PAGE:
Nelson “Chief 69” Seda is writing his own version of the graffiti story.
And you’re invited to write with him, free of charge.
The 22-year-old from the South Bronx will be hosting open graffiti workshops in Hunt’s Point on Sundays starting October 13. Anyone above the age of 14 is invited to drop by and learn the ways of street art, he said.
Seda doesn’t do “tags,” the scribbled lines of spray paint that mark a crew’s ownership of a space and that have caused headaches in communities Bronx-wide, sparking cleanup initiatives and inspiring speeches from politicians.
“In the Bronx, a lot of people shun street art,” he said. “People see the tags and don’t understand what graffiti can be.”
Seda is instead what the graffiti community calls a “writer,” someone who crafts projects that take time and effort. He makes art in the vein of TatsCru, the South Bronx veterans who now produce professional street art advertisements for clients.
Chief69 is not a street art master himself just yet; he’s only been at the game for a few years. But he loves the creative process and is eager to share his art with those interested in the craft.
“The Bronx has the highest concentration of graffiti artists in NYC, but they don’t have the foundation,” he said. “I’m by no means the best in the Bronx, but I’ve learned enough to share it.”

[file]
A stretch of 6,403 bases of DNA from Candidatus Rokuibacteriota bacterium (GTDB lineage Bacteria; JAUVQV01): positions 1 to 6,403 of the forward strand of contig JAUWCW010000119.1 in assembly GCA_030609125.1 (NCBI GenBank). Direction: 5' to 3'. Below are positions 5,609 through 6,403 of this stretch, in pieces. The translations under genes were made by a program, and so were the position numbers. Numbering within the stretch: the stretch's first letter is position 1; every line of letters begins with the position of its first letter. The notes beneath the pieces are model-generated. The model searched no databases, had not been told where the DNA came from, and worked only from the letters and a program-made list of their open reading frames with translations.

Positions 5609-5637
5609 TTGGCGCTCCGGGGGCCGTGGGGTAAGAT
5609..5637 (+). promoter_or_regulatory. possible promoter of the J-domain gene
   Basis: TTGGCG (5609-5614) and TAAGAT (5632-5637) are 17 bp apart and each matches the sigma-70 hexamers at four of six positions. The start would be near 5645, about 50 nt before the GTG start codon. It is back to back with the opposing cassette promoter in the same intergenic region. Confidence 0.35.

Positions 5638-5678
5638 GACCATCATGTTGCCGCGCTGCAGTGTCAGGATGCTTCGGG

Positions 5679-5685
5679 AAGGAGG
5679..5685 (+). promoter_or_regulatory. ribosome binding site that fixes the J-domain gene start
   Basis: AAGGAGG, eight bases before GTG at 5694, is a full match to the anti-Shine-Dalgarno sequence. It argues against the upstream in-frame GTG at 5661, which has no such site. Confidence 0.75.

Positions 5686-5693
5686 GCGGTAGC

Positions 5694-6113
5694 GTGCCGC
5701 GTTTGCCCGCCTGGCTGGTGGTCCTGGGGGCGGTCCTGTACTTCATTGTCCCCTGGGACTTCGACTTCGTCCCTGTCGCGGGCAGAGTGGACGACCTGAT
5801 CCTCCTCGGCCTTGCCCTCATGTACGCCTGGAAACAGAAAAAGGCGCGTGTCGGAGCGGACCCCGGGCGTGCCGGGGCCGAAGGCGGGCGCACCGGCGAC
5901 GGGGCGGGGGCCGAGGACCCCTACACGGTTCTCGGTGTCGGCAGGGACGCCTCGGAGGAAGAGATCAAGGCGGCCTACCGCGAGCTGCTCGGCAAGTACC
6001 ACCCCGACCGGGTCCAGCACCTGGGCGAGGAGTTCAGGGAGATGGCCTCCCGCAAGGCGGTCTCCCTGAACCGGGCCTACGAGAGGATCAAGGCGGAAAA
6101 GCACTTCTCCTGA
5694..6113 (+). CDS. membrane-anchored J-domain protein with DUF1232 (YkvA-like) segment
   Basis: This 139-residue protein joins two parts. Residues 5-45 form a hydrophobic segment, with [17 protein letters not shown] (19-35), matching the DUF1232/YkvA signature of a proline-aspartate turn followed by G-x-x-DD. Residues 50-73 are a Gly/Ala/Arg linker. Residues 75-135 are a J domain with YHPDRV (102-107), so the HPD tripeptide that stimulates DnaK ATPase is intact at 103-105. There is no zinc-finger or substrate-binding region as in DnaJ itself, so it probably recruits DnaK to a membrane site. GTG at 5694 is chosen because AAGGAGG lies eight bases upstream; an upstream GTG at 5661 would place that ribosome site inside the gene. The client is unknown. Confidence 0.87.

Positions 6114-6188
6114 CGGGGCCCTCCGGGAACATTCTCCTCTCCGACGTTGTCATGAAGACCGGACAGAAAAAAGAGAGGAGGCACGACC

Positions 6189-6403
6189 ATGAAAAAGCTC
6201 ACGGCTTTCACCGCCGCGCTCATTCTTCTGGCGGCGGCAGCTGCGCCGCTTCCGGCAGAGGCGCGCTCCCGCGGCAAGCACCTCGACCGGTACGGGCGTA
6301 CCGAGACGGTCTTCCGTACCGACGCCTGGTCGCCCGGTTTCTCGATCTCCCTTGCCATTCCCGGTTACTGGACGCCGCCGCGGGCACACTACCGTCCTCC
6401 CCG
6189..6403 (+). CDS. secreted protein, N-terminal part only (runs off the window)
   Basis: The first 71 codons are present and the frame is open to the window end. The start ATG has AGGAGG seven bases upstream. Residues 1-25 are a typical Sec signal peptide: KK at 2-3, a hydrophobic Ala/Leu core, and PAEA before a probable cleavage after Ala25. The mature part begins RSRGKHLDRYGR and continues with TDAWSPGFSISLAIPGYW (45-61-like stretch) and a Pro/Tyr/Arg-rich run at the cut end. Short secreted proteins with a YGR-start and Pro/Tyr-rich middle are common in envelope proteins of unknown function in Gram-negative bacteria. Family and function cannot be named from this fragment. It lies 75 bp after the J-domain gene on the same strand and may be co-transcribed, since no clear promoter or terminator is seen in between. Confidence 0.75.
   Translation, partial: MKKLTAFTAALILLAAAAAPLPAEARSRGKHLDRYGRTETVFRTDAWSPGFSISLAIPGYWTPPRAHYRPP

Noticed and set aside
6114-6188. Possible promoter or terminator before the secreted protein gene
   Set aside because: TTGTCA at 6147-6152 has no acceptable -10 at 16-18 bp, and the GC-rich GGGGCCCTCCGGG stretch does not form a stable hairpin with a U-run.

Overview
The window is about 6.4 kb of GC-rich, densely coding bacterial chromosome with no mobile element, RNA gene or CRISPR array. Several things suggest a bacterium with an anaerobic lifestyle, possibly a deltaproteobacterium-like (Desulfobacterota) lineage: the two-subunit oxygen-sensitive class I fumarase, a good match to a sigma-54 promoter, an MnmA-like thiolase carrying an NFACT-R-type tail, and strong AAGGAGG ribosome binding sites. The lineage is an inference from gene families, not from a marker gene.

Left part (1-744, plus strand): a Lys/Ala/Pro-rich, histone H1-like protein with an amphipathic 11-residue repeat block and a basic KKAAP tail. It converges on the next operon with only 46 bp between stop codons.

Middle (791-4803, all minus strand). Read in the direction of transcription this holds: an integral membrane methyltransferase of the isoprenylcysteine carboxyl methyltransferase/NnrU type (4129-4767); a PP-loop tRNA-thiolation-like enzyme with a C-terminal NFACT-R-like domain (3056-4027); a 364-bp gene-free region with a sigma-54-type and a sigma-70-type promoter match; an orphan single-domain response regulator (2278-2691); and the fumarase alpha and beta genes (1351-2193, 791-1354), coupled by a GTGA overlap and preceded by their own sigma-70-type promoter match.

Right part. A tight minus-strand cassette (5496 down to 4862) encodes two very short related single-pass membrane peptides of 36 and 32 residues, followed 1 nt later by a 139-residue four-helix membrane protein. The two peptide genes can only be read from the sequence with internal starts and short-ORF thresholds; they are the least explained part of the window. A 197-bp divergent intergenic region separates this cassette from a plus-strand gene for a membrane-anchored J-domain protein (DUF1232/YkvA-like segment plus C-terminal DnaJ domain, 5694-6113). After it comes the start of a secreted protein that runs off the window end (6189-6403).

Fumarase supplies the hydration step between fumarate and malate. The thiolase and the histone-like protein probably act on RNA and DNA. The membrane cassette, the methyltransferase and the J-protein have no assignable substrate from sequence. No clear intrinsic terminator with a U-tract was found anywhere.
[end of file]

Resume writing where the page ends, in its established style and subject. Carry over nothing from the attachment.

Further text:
Visitors to Seda’s workshop will learn the basics of how to create murals, and will also absorb Seda’s street art philosophy. Seda considers good graffiti art that has a message and is a “voice for have nots,” though he stressed that good graffiti does not have to break the law.
“I’m not trying to encourage young people to do any illegal work. I’m trying to let them know what graffiti is all about,” he said.
New York City law dictates that an artist can spray paint a mural as long as the property owner gives expressed content, and Seda has peppered his neighborhood with paintings, including a mural on the side of a fried chicken joint at Freeman Street and Southern Boulevard.
He said that most landlords have been happy to work with him to spruce up the neighborhood. He often paints over sloppy tags with more extensive projects, he said.
“I just say hey I’m an artist from the community, and a lot of times it’s not until they actually see the art that they understand exactly what I’m doing, but usually they’re into it,” Seda said.
His “chief” moniker comes from a graffiti artist in Brooklyn named “chief” who Seda admires, and the 69 portion — well, Seda insists that it’s just a random number added in order to set himself apart from the original chief. Along with street art, Chief69 raps and said he’s part of the international hip hop awareness group The Universal Zulu Nation.
Seda hopes to create a mural or beautify a garden in the community with the pupils who show up to his workshop, which will take place somewhere on Southern Boulevard.